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The Rules Engine

The basics

Rules are a flexible way to change sending behavior based on searchable criteria in your Mailchimp Transactional account. The rules engine lets you take specific actions when events or messages meet criteria you’ve set.

This documentation covers how rules work and how to create one in the rules engine. For a full range of examples, see the Change Sending Behavior with the Rules Engine guide.

Rule format

Every rule starts with the basic logic:

if any email matches this then do that

But in the rules engine, there are actually three components to every rule: the trigger, the condition, and the action. For example:

if an email is sent with a subject line that includes the term “event,” then apply the custom events template

The trigger: sending an email. The condition: the subject line must have the word “event” in it. The action: apply the events template. 

Rules can have multiple criteria, and those criteria can contain wildcard pattern matches. Mailchimp Transactional supports the fnmatch format for wildcard pattern matching. 

For example, if you want to create a new rule that looks for emails containing “QA” anywhere in the subject line, your rule condition would look like this:

subject line matches *QA*

But if you want to create a new rule that looks for any emails containing “[QA]” in the subject line, you need to escape the brackets. Your rule condition would look like this:

subject line matches *\[QA\]*


When you navigate to the rules engine in your Mailchimp Transactional account, you’ll be able to see the full range of message triggers you can use to start your rule: 

  • is sent

  • is delayed

  • is bounced

  • is soft-bounced

  • is opened

  • is clicked

  • recipient unsubscribes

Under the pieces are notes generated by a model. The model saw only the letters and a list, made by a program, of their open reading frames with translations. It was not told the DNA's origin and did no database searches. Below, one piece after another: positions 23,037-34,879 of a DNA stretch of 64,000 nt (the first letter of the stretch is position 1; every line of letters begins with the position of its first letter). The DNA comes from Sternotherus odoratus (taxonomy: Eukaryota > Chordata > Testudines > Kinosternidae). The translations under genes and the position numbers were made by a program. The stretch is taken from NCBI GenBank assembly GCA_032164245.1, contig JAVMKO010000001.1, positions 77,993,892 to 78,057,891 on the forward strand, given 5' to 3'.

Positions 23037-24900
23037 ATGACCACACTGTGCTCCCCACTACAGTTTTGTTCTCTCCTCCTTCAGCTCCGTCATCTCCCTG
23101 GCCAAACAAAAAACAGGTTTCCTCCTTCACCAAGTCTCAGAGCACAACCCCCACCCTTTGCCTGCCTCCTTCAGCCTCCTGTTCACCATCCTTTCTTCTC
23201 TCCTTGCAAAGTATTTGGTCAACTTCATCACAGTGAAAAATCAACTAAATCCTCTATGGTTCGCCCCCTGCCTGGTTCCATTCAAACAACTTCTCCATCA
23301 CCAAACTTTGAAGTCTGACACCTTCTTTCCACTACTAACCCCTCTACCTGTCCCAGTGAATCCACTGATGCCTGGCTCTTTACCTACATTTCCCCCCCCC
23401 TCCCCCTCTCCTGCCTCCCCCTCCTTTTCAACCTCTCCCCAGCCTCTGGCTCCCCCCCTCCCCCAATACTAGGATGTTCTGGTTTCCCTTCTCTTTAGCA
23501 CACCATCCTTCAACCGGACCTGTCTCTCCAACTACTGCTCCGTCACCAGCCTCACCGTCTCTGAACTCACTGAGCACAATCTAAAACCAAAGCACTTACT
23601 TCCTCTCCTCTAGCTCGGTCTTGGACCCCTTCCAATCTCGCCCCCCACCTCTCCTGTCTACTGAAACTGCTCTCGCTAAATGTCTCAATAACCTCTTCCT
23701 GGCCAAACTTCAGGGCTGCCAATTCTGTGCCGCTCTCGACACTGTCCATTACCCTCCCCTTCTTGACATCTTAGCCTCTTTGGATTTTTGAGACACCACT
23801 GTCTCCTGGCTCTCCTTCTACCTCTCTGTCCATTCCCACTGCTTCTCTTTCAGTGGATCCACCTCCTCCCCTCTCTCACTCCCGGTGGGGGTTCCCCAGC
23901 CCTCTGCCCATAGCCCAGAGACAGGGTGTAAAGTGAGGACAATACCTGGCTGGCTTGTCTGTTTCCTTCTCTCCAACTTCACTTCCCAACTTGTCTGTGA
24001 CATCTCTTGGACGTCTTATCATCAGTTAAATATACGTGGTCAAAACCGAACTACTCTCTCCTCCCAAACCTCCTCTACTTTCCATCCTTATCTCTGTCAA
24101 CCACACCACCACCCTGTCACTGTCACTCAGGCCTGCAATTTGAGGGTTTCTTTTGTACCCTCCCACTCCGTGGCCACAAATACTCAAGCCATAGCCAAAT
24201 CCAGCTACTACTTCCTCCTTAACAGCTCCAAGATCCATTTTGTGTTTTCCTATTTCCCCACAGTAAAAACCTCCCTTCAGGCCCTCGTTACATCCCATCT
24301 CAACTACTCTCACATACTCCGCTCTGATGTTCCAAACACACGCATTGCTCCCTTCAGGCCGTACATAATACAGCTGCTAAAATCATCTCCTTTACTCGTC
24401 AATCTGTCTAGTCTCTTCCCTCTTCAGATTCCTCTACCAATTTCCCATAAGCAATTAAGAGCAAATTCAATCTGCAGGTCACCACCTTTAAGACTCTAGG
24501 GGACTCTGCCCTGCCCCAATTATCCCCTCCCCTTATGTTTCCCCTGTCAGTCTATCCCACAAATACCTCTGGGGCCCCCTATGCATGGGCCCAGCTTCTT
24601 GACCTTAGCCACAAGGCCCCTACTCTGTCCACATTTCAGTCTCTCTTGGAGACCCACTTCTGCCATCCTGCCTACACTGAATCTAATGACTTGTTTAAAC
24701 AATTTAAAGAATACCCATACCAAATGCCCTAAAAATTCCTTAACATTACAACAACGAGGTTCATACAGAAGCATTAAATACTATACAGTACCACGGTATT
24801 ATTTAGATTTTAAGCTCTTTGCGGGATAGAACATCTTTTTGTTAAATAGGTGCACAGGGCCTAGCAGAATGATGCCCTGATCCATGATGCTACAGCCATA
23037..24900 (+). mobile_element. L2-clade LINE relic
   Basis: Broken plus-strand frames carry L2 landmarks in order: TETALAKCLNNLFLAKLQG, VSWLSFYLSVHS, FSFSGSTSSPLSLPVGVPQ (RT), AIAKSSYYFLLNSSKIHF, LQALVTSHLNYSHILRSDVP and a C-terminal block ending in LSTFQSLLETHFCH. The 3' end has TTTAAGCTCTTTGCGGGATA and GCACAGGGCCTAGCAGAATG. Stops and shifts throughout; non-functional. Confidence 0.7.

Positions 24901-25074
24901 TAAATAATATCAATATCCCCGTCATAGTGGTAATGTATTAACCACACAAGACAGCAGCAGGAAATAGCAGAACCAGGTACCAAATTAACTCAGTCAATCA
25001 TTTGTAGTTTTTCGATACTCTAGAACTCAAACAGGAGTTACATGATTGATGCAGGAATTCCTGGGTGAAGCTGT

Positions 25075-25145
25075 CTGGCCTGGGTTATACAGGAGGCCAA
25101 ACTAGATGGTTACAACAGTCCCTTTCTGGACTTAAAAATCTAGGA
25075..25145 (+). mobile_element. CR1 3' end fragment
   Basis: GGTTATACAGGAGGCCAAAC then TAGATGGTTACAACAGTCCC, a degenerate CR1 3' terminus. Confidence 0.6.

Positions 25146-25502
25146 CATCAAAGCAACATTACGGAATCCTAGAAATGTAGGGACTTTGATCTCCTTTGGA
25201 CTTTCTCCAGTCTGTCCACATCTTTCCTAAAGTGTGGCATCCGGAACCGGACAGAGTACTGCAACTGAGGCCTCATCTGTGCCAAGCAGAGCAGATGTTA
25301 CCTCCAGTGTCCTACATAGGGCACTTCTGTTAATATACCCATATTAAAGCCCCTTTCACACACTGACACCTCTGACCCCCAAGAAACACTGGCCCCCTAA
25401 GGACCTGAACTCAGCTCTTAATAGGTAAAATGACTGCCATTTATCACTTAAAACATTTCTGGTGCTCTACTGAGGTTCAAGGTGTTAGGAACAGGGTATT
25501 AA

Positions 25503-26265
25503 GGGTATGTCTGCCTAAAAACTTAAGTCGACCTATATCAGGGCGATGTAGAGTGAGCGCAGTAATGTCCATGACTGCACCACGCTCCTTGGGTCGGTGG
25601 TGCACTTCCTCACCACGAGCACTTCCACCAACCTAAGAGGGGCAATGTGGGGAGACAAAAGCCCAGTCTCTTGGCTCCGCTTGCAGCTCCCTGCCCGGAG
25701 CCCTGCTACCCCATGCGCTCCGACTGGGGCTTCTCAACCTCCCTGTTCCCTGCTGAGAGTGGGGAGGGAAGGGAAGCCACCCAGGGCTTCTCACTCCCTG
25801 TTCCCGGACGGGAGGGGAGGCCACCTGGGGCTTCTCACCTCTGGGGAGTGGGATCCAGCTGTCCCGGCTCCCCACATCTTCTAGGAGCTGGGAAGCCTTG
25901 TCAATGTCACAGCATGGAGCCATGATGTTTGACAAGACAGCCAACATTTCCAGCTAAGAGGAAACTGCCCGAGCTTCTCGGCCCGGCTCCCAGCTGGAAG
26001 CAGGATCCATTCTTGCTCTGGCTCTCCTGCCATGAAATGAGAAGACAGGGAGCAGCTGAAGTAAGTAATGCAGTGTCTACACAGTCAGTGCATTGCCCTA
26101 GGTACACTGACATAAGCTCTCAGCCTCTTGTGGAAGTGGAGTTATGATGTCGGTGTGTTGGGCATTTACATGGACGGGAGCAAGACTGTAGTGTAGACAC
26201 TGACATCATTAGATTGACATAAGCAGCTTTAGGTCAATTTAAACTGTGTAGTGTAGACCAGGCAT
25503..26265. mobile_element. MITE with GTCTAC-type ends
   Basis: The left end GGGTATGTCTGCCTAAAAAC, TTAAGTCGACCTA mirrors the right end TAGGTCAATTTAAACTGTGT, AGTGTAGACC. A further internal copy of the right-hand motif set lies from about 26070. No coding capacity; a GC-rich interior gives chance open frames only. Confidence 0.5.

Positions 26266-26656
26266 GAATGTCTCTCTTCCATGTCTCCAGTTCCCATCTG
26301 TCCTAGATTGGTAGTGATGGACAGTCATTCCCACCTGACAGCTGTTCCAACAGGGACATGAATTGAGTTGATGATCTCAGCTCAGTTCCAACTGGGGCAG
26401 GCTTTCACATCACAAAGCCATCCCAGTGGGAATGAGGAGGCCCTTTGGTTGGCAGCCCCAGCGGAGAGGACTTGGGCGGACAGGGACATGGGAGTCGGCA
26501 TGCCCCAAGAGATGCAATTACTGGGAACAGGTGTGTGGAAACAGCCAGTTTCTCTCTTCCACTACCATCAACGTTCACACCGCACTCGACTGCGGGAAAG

• is marked as spam

  • is rejected

  • is inbound


Each rule can have one or more conditions:

  • recipient’s email matches or does not match

  • sender's email matches or does not match

  • subject line matches or does not match

  • tags contains or does not contain

  • template is or is not

  • api key is or is not

  • matched rules contains or does not contain

  • random sample %

Note: When you create an API key, we ask for an optional description. The description can be left blank, but if you do so, it won’t show up in any dropdowns when creating a rule. Manage API keys on the SMTP & API page in your Mailchimp Transactional account.


Each rule can take one or more actions: 

  • do nothing

  • send event to webhook

For sent messages, rules can take the following additional actions:

  • reject message

  • add google analytics

  • add tag

  • set template

  • set open tracking

  • set click tracking

  • set text generation from HTML

  • set HTML generation from text

  • set CSS inlining

  • set content logging

  • set subaccount

  • set merge tag language

  • add unsubscribe footer

Create a rule

To create a new rule in your Mailchimp Transactional account:

  1. Navigate to Rules

  2. Click Add Rule

  3. Add a descriptive name for your rule

  4. Set the trigger for your rule and set your if/then condition(s)

  5. Click Submit

Before you save a new rule, you’ll see the approximate number of emails you sent in the past seven days that match the rule’s criteria, but the rule won’t affect messages you’ve already sent.

Note: If you’ve set up a rule that uses pure wildcards (*), leading wildcards (e.g., *the), or null values, it may skew the number of matching emails that Mailchimp Transactional can detect.

Structuring your rules

Rules can affect—and are affected by—the content of your messages, so it’s important that they’re applied in a consistent order.

For example, you might have a rule that matches emails from a specific sender and sets the template to my-template. You may have another rule that matches emails using my-template and adds the tag my-tag. Whether or not the email will receive my-tag depends on whether the rule that adds the template is applied before or after the rule that adds the tag. 

To help control this, Mailchimp Transactional lets you sort your rules. Drag rules up or down depending on how you want to order them, and they will be applied consistently from the top of the list to the bottom.


Nested rules let a rule refer to other rules in its conditions. You can use nested rules to avoid repetition if the same conditions are duplicated across multiple rules. 

For example, here are nested rules that send Gmail password reset emails to a webhook:

Nested rules